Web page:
Suddenly Essential Infrastructure Cloud Computing Resources at the Forefront of the COVID-19 Crisis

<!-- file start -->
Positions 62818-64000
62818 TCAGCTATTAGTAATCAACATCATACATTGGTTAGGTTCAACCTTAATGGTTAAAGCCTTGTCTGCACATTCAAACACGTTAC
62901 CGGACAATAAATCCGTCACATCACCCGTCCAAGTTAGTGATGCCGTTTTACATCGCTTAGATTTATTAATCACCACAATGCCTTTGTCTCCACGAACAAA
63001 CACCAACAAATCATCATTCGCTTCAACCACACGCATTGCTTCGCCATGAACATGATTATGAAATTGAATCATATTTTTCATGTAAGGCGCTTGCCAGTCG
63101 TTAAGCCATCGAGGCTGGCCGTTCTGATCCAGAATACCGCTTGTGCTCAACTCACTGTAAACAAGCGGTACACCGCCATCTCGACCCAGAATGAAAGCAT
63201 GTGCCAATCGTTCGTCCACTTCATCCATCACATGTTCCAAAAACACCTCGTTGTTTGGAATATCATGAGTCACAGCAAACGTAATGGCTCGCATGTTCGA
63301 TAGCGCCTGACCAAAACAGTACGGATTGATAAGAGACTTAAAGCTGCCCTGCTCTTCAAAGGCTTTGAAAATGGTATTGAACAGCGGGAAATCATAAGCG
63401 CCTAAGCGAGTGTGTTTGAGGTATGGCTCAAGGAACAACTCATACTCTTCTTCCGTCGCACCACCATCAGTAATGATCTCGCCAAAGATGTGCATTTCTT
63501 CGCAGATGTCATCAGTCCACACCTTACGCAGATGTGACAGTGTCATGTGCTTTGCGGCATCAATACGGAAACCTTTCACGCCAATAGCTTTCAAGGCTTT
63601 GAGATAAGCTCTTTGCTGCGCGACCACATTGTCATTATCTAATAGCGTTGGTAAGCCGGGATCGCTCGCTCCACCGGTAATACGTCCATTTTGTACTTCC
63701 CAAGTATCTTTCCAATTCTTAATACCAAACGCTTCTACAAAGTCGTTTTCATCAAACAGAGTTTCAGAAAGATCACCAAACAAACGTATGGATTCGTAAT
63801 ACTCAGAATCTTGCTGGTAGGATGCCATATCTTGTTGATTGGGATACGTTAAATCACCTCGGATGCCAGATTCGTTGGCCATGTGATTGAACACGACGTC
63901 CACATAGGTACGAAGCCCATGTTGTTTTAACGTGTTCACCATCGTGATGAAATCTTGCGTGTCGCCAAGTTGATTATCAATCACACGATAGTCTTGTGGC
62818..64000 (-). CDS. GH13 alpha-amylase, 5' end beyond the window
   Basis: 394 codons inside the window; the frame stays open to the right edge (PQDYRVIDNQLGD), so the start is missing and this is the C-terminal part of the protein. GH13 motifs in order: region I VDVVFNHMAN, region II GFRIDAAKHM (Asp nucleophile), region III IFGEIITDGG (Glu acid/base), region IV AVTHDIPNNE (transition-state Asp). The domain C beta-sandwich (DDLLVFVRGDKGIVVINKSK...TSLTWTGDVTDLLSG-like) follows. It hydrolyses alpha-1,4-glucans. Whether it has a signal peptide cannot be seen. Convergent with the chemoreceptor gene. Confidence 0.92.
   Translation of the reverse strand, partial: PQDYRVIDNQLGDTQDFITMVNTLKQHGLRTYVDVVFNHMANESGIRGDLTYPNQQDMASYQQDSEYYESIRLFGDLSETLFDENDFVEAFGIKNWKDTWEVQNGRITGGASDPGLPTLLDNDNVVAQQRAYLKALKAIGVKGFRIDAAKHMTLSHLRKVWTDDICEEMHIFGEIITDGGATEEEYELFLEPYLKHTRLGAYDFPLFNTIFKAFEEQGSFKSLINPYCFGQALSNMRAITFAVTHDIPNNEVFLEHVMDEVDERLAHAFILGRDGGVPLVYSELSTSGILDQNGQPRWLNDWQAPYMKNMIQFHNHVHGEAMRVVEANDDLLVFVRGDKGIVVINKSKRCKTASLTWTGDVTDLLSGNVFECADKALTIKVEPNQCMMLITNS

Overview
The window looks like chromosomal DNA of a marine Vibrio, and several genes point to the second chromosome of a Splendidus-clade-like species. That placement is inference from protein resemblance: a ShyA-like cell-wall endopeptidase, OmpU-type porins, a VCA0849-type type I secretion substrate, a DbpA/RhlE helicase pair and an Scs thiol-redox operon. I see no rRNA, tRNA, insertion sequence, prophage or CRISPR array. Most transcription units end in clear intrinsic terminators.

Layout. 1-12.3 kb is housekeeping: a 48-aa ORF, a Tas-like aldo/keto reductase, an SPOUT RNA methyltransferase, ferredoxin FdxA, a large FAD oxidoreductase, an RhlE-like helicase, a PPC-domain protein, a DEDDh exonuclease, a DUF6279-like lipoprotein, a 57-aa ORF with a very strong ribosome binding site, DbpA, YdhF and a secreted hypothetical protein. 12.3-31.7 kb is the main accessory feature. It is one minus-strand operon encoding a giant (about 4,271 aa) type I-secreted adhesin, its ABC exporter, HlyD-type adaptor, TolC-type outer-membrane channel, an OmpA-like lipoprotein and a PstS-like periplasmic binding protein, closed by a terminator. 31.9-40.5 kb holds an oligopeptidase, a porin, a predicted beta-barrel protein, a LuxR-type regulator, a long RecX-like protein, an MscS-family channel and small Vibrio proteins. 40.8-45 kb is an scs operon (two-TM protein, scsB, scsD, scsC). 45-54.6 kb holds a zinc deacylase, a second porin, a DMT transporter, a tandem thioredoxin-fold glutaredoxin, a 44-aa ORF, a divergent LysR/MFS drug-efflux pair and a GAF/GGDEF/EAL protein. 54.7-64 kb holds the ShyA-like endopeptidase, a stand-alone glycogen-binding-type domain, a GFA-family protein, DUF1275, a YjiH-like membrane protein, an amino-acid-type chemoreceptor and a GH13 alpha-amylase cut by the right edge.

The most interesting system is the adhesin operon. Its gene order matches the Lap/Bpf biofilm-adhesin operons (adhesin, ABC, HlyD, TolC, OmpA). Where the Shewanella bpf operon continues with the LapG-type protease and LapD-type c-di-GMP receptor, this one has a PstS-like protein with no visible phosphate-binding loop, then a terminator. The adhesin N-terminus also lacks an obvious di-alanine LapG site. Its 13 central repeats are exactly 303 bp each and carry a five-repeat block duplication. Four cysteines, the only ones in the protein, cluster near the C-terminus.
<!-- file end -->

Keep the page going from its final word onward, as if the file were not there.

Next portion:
The COVID-19 pandemic sent hundreds of millions of students home worldwide. Work from home is now the only option for many. In this crisis, cloud companies suddenly are the backbone of a global virtual learning and collaboration experiment on a scale never previously experienced. While the Internet backbone has long been a lifeline and reached over half the world’s population in 2019, without scalable cloud services, the current disaster would be unimaginably worse.Fortunately, cloud companies are weathering the pandemic stress-test caused by the sudden spike in workloads and waves of new, inexperienced users. Microsoft reports a 775% spike in cloud services demand from COVID-19.[1] The order of magnitude demand surge has led Microsoft to prioritize COVID-19-related workloads, and place tighter caps on its free cloud service offerings for new users, and admit that its 99.99% uptime availability target has not been maintained at all times and places through the outbreak. But while there have been incidents, there have been no major cloud outages attributable to the pandemic. Basically, for the cloud, COVID-19 is just a busy day at the virtual office. In fact, cloud companies’ confidence in their ability to scale even further to support many more users forced to work and learn from home is so great, that some are offering free collaboration and conferencing services for those impacted by COVID-19, including some promising free services for the remainder of 2020.[2] However, gaps in the multiple layers of cyber and physical infrastructure required to access cloud services are increasingly evident, particularly for low-income families and poorly connected regions, and the suddenly unemployed. Education and training gaps are also exacerbated. Still, the fact that the cloud is working so well will inform future discussions about the ways that cyberphysical infrastructure, the nature of work, learning, and healthcare across the world will co-evolve.  As will its failures, not least in the potential deadly consequences of cyberattacks when under quarantine. Predictably, the growth of cloud -dependence- for daily life has led to an explosion of cybersecurity incidents.

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